Syria: FSA appoints new leader as it moves south
By: Elie Hanna
Published Monday, February 17, 2014
Salim Idriss has been sacked due to the “paralysis within the military command over the past months,” a Free Syrian Army (FSA) statement declared. With this, the so-called moderate rebels seem to be deploying a new weapon in their arsenal, focusing their crosshairs on the front that runs along the border with Jordan. This requires a commander from southern Syria, to complement the work of Jamal Maarouf, the man spearheading the FSA’s campaign against the Islamic State of Iraq and Syria in the north.
In with Assaad Mustafa, out with Salim Idriss. On February 14, Mustafa, the “defense minister” in the Syrian National Coalition’s “interim government,” resigned due to sharp differences with Idriss, the outgoing FSA chief of staff. Mustafa has now rescinded his resignation, and Idriss was fired on February 16 and replaced by Abdul-Ilah al-Noeimi, commander of the Military Council of the Quneitra Governorate in southwestern Syria.
These developments point to an attempt to create momentum for a renewed push by “moderate” fighters. Idriss, who had turned from an FSA spokesperson to a commander leading a handful of armed groups, has failed, with factions threatening to withdraw from the FSA.
This has prompted the National Coalition and its backers to bet on a different horse, namely, the commander of the Syria Revolutionaries Front (SRF) Jamal Maarouf, who has been rising through the ranks of the armed opposition forces.
The second round of Geneva II had barely concluded when SNC head Jarba visited the rebels in Idlib and its surrounding rural area. He sat next to Maarouf, the man who declared war on ISIS last month, and who also happens to be very close to Assaad Mustafa.
In other words, after the failure of peace negotiations in Geneva, Jarba decided to go back to the same claim he was touting after his election as National Coalition leader: revolution until victory.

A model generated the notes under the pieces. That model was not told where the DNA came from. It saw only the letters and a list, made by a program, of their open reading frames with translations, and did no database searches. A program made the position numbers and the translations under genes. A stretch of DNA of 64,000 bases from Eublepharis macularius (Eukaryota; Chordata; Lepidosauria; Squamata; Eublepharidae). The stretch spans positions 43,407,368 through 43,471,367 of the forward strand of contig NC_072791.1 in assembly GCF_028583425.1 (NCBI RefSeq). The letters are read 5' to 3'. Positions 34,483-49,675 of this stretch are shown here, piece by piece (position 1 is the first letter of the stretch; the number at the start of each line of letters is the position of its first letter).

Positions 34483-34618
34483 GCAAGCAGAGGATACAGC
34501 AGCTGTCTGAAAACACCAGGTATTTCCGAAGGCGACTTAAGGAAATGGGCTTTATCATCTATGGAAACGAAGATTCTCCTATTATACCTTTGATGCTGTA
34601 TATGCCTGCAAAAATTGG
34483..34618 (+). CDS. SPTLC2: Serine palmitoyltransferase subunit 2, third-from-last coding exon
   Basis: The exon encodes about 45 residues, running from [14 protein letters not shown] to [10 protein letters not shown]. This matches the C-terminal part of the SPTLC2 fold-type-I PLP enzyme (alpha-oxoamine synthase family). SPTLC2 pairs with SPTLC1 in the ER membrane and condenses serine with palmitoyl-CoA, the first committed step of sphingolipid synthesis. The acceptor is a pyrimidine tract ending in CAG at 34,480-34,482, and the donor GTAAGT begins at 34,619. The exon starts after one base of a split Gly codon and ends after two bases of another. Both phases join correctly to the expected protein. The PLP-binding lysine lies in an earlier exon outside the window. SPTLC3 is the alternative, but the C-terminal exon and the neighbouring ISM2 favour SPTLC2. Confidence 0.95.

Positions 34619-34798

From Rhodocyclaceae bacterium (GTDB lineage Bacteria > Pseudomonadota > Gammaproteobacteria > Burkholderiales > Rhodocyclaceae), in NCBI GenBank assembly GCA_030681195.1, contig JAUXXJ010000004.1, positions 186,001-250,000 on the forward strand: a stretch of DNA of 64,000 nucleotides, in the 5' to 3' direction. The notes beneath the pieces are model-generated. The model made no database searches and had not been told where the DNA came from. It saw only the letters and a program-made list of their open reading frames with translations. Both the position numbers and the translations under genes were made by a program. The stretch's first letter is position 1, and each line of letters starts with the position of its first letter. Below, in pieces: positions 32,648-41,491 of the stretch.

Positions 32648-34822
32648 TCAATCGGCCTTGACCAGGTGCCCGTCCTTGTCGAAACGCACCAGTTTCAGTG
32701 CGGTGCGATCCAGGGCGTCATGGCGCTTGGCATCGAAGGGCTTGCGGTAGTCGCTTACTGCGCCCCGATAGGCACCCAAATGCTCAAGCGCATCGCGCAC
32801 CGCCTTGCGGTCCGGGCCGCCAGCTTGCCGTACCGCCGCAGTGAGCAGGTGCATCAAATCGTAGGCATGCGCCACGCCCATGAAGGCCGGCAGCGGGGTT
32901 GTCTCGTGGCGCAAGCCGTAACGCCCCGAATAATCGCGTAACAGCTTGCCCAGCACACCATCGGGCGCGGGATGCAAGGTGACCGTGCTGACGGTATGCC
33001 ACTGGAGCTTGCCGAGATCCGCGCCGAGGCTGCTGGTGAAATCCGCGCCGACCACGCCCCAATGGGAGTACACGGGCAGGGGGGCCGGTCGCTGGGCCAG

This expected weaponry could flow to one destination exclusively. Indeed, in the north, the crossings of Bab al-Hawa (Idlib), Jarablos (Aleppo), and Tel al-Abyad (al-Raqqa) have all fallen to ISIS. In truth, when the FSA lost its weapons caches in Bab al-Hawa in December 2013, the FSA also lost the confidence and support of its US and European backers. But according to Reuters, foreign assistance to the FSA resumed in late January.
All eyes now are on the south of Syria, especially the region bordering Jordan. Noeimi’s appointment coincided with the release of information stating that the armed Syrian opposition is in the process of relocating its main command and control center from Turkey to the Jordanian border city of Ramtha, posing a real threat to Damascus’s southern flank.
This was one reason why Noeimi was chosen. Defected Colonel Haitham Afisi was also appointed as Noeimi’s deputy. Afisi is the commander of the Maarat al-Naaman Martyrs Brigade and a commander of the SRF, operating under the leadership of Jamal Maarouf.
Noeimi is a Syrian army general who defected on July 13, 2012. He was later appointed chief of the FSA Military Council in the Quneitra Governorate. He had defected along with several officers from his tribe, al-Noeim, which is present throughout the villages of the Golan Heights and the Quneitra countryside. The officers include: Adnan al-Rafi, Saleh al-Hammada al-Noeimi, and Saleh Bashir al-Noeimi.
Noeimi is not someone who calls for foreign intervention behind closed doors. In an August 2013 interview, he openly called for support from the European Union and the United States, “to either supply the FSA with advanced weapons to defeat the regime or carry out strikes against selected targets belonging to Bashar al-Assad’s army by NATO forces, under the umbrella of the EU.”
Noeimi also admitted to holding meetings with the Iranian opposition, saying, “Our enemy is one, the regime in Tehran, the enemy of all countries in the region. Assad’s fall will cause velayat-e faqih [clerical rule] to also fall in Iran.”
In the same month, Noeimi delivered a speech at an Iranian opposition conference in Paris, and said, “We stand alongside the Iranian resistance and Mojahedin-e-Khalq out of our profound belief that we are facing the same enemy … our victory is your victory, and your victory is our victory.”
It is worth noting that Talal, Noeimi’s son, was killed on November 26, 2013 in clashes with the Syrian army in the countryside of Quneitra.
This article is an edited translation from the Arabic Edition.